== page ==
Capitol Hill Update: November 16, 2020


The House and Senate are in session this week.


The Senate will reconvene on Monday at 3:00 pm to resume consideration of the nomination of Kristi Haskins Johnson to serve as a judge on the U.S. District Court for the Southern District of Mississippi. A vote on the cloture motion for Johnson’s nomination is expected around 5:30 pm. In addition to Johnson’s nomination, Majority Leader Mitch McConnell (R-Ky.) filed cloture on six other nominations last week that will be considered on the floor this week.

  • Benjamin Joel Beaton to serve as a judge on the U.S. District Court for the Western District of Kentucky
  • Judy Shelton to serve as a Member of the Board of Governors of the Federal Reserve System
  • Toby Crouse to serve as a judge on the U.S. District Court for the District of Kansas
  • Stephen A. Vaden to serve as a judge on the U.S. Court of International Trade
  • Kathryn Kimball Mizelle to serve as a judge on the U.S. District Court for the Middle District of Florida
  • Taylor B. McNeel to serve as a judge on the U.S. District Court for the Southern District of Mississippi

FreedomWorks will be scoring in favor of Shelton’s nomination to the Federal Reserve. The nomination is for the unexpired term of Janet Yellen, who was confirmed in 2010. If confirmed, Shelton would serve through January 2024. Shelton has been criticized by many in the Washington establishment because of her views on the gold standard. As FreedomWorks’ John Tamny has written, “Funny about this manufactured controversy is that while a return to a gold-defined dollar would be a marked improvement on what we have now, the Federal Reserve is not empowered to bring about a return. And as Shelton would be the lone Fed board member promoting a stable dollar, what she wants is not what the Fed would deliver even if it could.” He added, “So what is it that Shelton’s critics are so afraid of?…If their reluctance is tied to a yellow metal, please be prepared for explanations that sound like Joe Biden sans a teleprompter. Those who despise the gold standard really don’t know what they despise.”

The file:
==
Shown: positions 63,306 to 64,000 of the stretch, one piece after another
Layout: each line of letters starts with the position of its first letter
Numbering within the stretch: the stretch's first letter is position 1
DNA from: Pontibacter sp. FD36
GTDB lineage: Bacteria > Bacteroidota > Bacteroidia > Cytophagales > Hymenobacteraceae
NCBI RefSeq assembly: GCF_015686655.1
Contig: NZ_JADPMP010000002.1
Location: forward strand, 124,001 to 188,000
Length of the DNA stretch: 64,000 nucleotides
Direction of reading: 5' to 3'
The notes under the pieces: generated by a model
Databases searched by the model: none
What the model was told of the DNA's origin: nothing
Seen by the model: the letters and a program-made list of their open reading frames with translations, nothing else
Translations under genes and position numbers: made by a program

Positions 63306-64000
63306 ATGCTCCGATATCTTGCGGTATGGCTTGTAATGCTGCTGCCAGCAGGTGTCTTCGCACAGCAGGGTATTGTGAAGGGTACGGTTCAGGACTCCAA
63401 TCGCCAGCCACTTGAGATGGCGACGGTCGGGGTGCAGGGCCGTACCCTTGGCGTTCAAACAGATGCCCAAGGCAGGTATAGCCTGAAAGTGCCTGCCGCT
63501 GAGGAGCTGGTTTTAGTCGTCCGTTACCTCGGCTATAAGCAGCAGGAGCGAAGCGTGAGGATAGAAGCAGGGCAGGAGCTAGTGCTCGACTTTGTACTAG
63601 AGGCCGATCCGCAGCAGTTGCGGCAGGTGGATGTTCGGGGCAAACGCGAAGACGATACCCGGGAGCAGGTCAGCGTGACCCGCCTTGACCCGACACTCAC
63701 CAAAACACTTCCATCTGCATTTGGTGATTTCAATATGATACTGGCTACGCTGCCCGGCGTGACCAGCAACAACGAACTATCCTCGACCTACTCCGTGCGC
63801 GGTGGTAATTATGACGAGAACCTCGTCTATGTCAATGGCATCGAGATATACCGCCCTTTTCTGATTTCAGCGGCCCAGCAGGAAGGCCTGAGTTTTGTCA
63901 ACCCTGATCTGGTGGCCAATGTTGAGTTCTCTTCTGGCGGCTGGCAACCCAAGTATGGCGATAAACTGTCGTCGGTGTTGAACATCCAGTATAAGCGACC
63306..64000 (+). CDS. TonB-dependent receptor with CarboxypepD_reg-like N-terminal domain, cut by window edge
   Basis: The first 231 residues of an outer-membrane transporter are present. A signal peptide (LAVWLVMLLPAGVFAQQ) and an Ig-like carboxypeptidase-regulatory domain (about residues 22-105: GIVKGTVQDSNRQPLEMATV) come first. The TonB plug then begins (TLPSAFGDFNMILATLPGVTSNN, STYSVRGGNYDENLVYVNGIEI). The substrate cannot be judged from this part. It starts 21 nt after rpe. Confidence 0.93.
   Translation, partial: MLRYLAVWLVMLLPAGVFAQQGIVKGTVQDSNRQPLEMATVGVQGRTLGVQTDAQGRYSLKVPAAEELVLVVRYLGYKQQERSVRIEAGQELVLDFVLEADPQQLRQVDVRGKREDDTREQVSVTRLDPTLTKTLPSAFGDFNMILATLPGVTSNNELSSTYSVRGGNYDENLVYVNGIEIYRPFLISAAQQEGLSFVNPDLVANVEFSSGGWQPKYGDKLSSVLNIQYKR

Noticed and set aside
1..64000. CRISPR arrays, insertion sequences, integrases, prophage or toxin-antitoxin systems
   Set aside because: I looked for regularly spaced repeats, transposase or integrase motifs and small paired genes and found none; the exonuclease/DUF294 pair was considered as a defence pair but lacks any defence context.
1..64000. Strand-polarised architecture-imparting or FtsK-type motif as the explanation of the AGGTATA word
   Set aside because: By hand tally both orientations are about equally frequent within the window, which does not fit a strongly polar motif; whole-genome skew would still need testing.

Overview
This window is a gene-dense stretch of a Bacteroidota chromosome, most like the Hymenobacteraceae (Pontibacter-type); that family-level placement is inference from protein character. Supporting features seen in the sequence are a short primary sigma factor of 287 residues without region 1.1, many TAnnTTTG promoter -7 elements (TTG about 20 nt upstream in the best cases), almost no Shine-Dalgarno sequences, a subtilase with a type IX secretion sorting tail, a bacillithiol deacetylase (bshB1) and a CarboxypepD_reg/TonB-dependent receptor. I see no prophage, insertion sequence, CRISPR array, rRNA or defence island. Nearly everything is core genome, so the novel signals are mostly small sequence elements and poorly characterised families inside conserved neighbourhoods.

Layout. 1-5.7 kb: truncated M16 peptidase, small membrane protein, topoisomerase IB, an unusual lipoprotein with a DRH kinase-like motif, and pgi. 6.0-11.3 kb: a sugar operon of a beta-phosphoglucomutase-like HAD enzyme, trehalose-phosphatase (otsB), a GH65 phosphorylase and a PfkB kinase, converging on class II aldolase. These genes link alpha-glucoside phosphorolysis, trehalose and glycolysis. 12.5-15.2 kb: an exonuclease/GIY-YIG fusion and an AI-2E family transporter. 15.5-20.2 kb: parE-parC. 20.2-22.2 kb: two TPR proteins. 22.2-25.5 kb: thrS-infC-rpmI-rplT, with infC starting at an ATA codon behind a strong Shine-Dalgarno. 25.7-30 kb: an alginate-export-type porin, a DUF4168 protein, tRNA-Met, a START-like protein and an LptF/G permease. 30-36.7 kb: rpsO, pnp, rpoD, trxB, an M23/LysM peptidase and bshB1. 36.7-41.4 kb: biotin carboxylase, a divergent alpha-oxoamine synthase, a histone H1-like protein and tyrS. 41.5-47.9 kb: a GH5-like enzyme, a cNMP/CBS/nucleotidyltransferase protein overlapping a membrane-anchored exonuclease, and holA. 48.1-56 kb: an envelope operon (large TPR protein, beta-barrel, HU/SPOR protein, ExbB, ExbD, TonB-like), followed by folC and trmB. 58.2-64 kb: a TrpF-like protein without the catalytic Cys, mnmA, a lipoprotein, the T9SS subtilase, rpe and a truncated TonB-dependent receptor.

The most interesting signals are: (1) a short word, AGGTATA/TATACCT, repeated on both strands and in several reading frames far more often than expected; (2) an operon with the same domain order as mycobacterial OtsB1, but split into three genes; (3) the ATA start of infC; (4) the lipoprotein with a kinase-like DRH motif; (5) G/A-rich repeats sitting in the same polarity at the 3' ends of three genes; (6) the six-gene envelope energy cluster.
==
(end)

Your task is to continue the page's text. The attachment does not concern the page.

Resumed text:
The full Senate committee schedule for the week is here.